Coming Soon – OAX / VST Fun!

Today was a big day for us as as we completed the initial upload of two month long project over at our sister site (IMMusic). We have a few updates left to do but we do see the light at the end of the tunnel on that project. One of the things we left on the back burner, while we working on our IMMusic project, was to take a little more time and work with OAX and the ability to use various VST’s that are out on the market.

While we have loaded a few VST’s and proven they do load and play within OAX, we have not taken the time to truly integrate them into OAX and how well they will work in a live performance scenario.

As you all know Jeff has done an outstanding job showing you how you can accomplish that on OAS (and most of his efforts will also apply to OAX). Don’t know what we are talking about? Check this out.

At the same time another great contributor to the WersiClubUSA site, Bill has offered multiple suggestions on various VST’s that “should” work within OAX. Many of these include effects type processing… Reverbs, delays, EQ’s etc.

Although it will be another week or so before we can really dig into this topic we just wanted to update everyone that it has not been forgotten and we are anxious to get back to work on this project and share what we learn.

If you smell smoke or hear a big boom – Not to worry, it’s only us blowing up our Sonic learning all about using a VST… 🙂

 

 

 

8 thoughts on “Coming Soon – OAX / VST Fun!

  • 07/21/2017 at 11:54
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    Hi Ross,

    Just for information, the retail price of the Albion One library is £399, which at the current exchange rate converts to something in the region of $500. The Kontakt Player is free. For that we get four major instrumental sections, namely a wide range of orchestral instruments, cinematic percussion, synthesiser sounds and special effects. There are in excess of 430 individual sounds in the library, each offering up to 10 different articulations and arpeggiators. So taking an average of 5 of these per sound gives us 430 x 5 = 2155 completely individual sounds!! This is a conservative estimate since the synthesiser and special effects sections are ‘real’ synthesisers with their own comprehensive set of variable controls.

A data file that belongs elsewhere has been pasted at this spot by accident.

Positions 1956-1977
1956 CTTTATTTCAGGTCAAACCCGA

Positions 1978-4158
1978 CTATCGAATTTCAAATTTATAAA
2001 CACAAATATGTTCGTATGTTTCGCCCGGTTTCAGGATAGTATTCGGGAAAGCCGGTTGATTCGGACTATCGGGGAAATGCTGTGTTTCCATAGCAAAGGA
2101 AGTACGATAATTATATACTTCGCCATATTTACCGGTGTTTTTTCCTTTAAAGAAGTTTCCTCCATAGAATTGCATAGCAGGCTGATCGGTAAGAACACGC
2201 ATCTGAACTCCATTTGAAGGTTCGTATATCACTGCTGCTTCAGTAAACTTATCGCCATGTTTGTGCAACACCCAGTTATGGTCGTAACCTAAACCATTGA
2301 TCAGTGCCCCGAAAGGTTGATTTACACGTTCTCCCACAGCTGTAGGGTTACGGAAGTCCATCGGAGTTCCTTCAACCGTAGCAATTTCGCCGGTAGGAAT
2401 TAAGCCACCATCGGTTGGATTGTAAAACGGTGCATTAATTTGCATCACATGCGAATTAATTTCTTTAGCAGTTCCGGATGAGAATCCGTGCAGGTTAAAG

You are quite right in your assertion that this is professional level software. However there is a difference between what a professional musician might do with it and how we might use it on an electronic organ. The former is generally a Composition application whereas the latter is a Performance application. In a composition application the musician would typically have a bank of libraries installed in the sample player covering a wide range of different instrumental sounds. Also, it wouldn’t be unusual to have for example half a dozen different string libraries. This is because each will exhibit different characteristics and the composer might want to use a particular library for a particular piece of music, or alternatively layer a number of these together to obtain a particular sound. This concept could also be applied across a number of other instrumental sections e.g. brass and woodwind, so the costs can mount up considerably.

    We could of course replicate this arrangement if we wished in a performance application, but as you suggest, it would be more usual to choose just a small number of libraries with only the instruments and characteristics that we require. My own preference is to have the Wersi sounding like a real orchestra hence my choice of the Albion One library. Everyone will have different musical preferences, but the great advantage of this approach is that there’s a library available for every kind of instrument, so users can install only what they need, and this makes the process very cost effective.